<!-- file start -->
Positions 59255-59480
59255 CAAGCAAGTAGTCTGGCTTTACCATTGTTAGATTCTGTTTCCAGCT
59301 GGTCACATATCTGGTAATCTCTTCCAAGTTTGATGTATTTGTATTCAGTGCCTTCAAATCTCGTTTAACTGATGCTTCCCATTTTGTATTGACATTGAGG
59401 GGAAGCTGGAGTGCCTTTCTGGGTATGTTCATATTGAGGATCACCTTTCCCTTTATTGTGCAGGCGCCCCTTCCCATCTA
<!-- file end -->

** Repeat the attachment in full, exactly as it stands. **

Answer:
Positions 59255-59480
59255 CAAGCAAGTAGTCTGGCTTTACCATTGTTAGATTCTGTTTCCAGCT
59301 GGTCACATATCTGGTAATCTCTTCCAAGTTTGATGTATTTGTATTCAGTGCCTTCAAATCTCGTTTAACTGATGCTTCCCATTTTGTATTGACATTGAGG
59401 GGAAGCTGGAGTGCCTTTCTGGGTATGTTCATATTGAGGATCACCTTTCCCTTTATTGTGCAGGCGCCCCTTCCCATCTA